COMMENTARY: The passage of Proposal 1 - What it means for employers

By Mark G. Morgan
Now that Proposal 1 has been approved by Michigan voters, what does this mean for the employers in this state? 

First, although the act is stated to take effect 10 days after the official certification of the vote, we do not know when official regulations will govern the use and sales of marijuana. Some legislators anticipate that marijuana will not be commercially available until early 2020. For reference, it took the state of Colorado nearly 2 years for laws and regulations to become effective for the use and sale of recreational marijuana. Nonetheless, from an employment standpoint, recreational marijuana will pose some challenges for employers when regulations are finally sorted out.

Although recreational marijuana changes many legalities towards the purchase, sale, and use of marijuana, federal law still protects employers in several ways. Specifically, Department of Transportation regulations still prohibit the use, possession, and delivery of marijuana. In addition, employers do not have to allow or accommodate marijuana in the workplace. Furthermore, employers have the discretion of disciplining employees for violating workplace drug policies, which may prohibit the use of marijuana, or being under the influence of marijuana. This essentially means that employers can refuse to hire, may institute corrective action, or terminate an employee for using, possessing, or being under the influence of marijuana on company property.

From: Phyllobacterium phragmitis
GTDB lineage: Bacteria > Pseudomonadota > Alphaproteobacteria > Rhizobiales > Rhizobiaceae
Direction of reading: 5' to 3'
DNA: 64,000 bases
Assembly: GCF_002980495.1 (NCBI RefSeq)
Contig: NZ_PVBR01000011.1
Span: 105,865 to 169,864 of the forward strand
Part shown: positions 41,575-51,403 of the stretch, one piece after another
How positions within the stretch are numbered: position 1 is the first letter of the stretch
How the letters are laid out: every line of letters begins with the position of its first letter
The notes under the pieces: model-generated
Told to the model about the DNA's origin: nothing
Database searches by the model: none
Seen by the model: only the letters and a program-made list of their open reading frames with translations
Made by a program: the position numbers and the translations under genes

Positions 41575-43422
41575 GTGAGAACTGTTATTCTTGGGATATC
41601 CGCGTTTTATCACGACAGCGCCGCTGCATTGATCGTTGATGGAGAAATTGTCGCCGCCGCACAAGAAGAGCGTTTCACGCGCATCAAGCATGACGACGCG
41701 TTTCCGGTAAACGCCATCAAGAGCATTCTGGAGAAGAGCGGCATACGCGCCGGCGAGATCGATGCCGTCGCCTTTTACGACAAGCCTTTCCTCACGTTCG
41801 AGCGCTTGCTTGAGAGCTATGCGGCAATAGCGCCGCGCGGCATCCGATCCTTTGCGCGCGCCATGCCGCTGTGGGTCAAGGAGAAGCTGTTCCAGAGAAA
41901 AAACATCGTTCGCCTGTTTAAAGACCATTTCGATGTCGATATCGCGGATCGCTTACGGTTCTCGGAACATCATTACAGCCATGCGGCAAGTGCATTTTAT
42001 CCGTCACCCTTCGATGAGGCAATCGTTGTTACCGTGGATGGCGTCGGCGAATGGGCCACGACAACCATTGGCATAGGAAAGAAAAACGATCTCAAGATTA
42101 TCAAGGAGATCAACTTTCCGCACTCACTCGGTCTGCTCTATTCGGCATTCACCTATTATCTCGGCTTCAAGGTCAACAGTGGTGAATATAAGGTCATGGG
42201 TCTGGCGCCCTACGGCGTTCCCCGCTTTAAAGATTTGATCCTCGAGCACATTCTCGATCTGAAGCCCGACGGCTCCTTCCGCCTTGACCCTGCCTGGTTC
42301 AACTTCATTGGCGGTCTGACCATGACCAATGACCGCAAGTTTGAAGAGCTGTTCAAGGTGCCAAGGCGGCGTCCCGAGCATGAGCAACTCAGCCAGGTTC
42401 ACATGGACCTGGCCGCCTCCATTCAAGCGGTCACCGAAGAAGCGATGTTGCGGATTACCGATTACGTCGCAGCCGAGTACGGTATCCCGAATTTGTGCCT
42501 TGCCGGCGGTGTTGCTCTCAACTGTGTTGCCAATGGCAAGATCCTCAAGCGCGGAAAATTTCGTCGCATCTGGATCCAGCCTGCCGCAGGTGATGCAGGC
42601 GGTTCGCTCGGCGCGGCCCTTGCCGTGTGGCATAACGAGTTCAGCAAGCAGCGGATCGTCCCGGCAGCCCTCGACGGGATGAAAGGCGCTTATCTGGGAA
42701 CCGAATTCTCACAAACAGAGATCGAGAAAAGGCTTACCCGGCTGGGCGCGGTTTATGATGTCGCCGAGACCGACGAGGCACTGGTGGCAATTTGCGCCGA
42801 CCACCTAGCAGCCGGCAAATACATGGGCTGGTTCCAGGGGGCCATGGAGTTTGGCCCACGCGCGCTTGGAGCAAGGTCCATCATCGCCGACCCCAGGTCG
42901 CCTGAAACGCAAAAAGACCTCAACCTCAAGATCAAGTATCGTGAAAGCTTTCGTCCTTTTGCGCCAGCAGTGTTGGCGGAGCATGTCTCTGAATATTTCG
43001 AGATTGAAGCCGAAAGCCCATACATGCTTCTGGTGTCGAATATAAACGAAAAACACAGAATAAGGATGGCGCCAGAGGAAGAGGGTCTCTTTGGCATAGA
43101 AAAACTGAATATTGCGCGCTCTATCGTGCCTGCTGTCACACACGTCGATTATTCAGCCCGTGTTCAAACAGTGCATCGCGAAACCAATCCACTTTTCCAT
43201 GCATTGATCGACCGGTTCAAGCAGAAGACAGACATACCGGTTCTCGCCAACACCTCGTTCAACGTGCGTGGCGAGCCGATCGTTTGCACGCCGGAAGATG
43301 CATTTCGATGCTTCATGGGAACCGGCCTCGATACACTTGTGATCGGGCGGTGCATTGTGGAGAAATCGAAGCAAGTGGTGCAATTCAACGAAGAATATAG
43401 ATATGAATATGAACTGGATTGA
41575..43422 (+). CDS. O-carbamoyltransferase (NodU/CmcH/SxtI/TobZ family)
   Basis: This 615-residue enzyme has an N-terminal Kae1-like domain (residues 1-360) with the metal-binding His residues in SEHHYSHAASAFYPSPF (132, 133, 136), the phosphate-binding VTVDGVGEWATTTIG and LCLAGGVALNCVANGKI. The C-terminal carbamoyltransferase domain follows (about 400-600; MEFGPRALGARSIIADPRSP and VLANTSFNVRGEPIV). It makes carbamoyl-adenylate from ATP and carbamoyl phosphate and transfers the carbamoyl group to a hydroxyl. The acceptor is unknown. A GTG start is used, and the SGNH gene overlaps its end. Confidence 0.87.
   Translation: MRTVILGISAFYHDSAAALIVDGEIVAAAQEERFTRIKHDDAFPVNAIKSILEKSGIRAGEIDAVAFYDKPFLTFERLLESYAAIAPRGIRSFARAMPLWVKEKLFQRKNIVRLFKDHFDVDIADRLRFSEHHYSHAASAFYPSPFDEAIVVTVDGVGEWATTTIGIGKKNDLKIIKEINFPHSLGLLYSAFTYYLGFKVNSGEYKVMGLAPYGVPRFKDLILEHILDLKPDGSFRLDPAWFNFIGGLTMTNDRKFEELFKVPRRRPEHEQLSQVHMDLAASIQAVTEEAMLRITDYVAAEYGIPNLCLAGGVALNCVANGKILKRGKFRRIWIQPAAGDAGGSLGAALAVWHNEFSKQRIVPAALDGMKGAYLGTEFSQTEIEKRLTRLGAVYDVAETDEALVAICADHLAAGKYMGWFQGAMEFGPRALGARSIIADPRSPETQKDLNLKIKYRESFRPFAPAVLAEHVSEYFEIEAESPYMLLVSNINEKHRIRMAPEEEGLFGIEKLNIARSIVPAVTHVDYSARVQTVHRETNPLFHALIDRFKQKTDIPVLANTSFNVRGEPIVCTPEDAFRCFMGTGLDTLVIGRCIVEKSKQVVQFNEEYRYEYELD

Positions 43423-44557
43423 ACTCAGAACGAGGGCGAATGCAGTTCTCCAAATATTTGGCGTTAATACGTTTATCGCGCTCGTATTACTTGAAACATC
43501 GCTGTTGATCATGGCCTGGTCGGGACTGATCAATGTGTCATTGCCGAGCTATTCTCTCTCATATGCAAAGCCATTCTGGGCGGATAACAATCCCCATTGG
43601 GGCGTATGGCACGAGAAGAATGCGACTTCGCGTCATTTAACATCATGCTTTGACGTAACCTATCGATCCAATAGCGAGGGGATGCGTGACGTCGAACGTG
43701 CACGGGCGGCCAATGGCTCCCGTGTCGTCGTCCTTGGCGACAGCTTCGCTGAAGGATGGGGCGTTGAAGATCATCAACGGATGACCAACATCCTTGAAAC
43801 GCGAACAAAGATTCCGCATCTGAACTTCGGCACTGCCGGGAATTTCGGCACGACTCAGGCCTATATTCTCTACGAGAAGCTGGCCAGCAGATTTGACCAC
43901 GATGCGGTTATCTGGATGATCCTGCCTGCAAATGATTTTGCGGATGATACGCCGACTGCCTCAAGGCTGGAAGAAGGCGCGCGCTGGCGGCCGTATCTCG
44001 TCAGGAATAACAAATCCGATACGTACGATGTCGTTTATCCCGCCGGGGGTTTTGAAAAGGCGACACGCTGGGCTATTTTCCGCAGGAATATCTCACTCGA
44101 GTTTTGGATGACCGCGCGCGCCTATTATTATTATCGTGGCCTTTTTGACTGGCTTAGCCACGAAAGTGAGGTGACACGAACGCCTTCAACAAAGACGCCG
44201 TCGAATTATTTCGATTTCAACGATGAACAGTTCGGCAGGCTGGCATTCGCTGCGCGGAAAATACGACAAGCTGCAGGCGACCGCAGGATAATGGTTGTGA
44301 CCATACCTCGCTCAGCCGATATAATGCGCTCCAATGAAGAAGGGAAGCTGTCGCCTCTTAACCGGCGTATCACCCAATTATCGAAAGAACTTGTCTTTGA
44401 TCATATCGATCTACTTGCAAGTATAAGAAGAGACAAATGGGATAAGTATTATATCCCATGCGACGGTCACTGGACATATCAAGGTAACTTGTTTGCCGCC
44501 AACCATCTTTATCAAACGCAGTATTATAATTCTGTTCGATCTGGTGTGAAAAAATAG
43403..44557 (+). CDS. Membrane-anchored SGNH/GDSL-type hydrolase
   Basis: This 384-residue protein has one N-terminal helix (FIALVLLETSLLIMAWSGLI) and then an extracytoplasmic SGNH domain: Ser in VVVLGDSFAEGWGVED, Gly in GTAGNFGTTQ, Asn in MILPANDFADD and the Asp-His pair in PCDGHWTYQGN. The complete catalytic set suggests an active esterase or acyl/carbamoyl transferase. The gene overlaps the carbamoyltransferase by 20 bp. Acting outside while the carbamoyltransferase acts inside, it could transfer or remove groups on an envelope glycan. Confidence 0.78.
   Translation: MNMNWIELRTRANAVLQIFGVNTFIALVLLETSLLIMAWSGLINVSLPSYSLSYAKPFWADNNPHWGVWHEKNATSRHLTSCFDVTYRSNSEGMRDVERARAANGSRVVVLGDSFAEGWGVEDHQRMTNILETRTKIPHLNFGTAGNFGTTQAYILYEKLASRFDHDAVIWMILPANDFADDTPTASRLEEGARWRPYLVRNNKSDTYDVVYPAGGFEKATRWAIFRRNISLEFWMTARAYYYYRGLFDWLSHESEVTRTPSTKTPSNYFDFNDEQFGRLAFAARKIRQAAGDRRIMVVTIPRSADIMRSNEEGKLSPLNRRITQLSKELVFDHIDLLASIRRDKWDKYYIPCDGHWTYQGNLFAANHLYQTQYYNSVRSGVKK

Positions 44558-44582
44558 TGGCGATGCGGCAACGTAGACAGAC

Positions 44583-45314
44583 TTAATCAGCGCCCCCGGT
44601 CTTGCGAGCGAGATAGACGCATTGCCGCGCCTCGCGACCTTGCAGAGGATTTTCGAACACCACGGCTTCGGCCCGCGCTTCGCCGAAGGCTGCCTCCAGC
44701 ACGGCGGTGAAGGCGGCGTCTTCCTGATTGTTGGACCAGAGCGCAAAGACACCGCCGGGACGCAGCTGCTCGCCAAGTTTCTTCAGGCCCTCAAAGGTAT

Depending on the employer’s drug policies, the employer may also be able to have employees drug tested if reasonable suspicion
exists that the employee is under the influence of marijuana. In essence, assuming the employer has an anti-drug workplace policy, employees cannot use, possess, or be under the influence of marijuana on company property.

While Proposal 1 will eventually make recreational marijuana legal in Michigan, employers simply need to ensure that they have the correct policies in place to prohibit its use, possession or being under the influence of on company property. By checking and updating company policies, employers can protect themselves legally. Consult your labor/employment attorney to update and revise your workplace drug policy.
Mark Morgan is a licensed attorney for a nonprofit corporation in Flint, where he works in Human Resources and Compliance. He attended Michigan State University and University of Detroit Mercy School of Law, graduating in 2013.